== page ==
Women who are beginning the menopause and experience night sweats and hot flushes have a reduced risk of heart disease and strokes, research has suggested.
Scientists made the conclusion after an analysis of data on 60,000 women in a major study in the US. A reason for the phenomena has not been put forward.
The research has been heralded as good news for women who are known to become more vulnerable to heart disease after "the change".
One of the most common symptoms of the menopause is hot flushes, which are called hot flashes in the US. They produce an uncomfortable feeling of intense heat and last about four minutes after starting suddenly.
Sufferers may break out in sweats and frequent hot flushes at night can severely disrupt sleep. The symptoms are caused by the dilation of blood vessels in the skin and are linked to hormone imbalances, but still not fully understood.
Researchers discovered the positive news about hot flushes after studying women taking part in the Women's Health Initiative, a 10-year investigation of menopausal symptoms and heart and artery problems.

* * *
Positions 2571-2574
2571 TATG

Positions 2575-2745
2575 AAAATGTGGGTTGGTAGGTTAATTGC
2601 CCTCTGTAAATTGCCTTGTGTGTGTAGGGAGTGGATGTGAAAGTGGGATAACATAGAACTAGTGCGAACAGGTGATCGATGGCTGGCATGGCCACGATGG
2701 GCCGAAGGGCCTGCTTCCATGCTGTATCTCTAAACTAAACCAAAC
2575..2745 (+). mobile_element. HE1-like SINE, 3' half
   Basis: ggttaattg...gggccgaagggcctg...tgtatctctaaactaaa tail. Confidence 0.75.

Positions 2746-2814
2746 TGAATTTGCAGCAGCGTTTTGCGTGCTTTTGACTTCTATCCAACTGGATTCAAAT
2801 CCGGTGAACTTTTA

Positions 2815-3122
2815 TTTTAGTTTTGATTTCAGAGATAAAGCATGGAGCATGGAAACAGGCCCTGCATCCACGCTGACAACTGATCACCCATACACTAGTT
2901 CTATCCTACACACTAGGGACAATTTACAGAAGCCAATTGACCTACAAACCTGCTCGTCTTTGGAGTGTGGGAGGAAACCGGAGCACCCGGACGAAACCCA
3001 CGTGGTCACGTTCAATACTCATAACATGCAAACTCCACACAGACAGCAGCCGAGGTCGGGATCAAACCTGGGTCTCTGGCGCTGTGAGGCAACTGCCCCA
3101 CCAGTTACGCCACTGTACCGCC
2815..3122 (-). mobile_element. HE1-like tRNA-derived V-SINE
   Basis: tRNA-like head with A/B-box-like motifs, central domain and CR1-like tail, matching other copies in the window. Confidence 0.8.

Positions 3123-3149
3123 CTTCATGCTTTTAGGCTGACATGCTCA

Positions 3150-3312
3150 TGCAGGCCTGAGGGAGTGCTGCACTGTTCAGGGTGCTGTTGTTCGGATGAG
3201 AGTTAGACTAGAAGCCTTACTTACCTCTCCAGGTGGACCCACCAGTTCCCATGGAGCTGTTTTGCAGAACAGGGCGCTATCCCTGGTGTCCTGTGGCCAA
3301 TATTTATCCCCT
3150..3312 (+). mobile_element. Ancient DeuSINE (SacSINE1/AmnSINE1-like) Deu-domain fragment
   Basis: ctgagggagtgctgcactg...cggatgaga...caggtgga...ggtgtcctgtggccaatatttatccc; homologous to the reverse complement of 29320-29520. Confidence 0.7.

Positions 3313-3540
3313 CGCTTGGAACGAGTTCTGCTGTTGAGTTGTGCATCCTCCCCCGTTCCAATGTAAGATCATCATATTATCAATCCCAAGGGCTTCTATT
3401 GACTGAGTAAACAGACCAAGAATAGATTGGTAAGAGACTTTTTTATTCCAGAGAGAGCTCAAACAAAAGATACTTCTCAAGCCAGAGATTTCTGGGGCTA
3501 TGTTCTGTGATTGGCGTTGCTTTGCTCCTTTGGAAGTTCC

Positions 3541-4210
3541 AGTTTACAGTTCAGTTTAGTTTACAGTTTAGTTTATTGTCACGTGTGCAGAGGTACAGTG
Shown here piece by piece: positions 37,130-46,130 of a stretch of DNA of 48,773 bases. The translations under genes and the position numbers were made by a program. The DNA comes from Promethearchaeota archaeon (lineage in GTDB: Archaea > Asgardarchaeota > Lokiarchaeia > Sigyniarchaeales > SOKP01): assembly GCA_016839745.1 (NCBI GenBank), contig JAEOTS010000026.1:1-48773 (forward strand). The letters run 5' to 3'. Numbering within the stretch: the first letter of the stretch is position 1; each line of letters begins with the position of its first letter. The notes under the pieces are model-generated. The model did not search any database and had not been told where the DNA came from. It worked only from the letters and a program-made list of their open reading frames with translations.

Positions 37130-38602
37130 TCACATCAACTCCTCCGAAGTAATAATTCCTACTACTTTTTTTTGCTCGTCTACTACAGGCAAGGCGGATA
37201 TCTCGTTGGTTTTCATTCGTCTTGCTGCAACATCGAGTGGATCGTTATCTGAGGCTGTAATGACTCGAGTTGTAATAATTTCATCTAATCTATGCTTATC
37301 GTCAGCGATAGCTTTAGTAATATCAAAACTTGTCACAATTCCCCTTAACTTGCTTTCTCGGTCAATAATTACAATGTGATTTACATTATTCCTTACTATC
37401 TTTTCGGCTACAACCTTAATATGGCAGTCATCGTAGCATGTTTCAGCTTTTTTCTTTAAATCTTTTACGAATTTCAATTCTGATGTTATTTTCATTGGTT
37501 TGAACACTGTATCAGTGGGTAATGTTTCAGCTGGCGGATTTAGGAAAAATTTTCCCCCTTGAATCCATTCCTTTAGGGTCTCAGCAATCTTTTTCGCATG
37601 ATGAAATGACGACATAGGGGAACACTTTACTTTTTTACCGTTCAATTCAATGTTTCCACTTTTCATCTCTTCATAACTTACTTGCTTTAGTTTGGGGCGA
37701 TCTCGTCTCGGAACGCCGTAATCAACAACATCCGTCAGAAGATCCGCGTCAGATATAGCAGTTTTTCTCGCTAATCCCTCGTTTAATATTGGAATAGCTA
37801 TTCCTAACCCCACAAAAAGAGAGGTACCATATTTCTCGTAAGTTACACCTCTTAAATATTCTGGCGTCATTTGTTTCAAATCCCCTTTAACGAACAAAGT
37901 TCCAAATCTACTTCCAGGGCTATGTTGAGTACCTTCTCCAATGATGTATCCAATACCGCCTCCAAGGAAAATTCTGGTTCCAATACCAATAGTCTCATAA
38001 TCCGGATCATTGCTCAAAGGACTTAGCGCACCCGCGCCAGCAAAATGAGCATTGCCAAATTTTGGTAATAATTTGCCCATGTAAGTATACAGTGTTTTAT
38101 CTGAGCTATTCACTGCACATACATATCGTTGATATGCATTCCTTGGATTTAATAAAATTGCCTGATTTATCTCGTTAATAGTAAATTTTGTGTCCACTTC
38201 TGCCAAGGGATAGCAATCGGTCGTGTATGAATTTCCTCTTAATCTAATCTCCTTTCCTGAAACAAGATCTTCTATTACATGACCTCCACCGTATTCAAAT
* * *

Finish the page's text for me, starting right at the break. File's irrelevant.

The findings will appear in the June issue of the journal Menopause and were published online.
"We found that women who experienced symptoms when they began menopause had fewer cardiovascular events than those who experienced hot flashes late in menopause or not at all," said study leader Dr Emily Szmuilowicz, from Northwestern Memorial Hospital in Chicago.
"The research is extremely interesting, however, I wonder how the taking of hormone replacement therapy, be it on prescription from the GP or herbal treatment to reduce these symptoms effect on heart problems" - Caroline Gilmore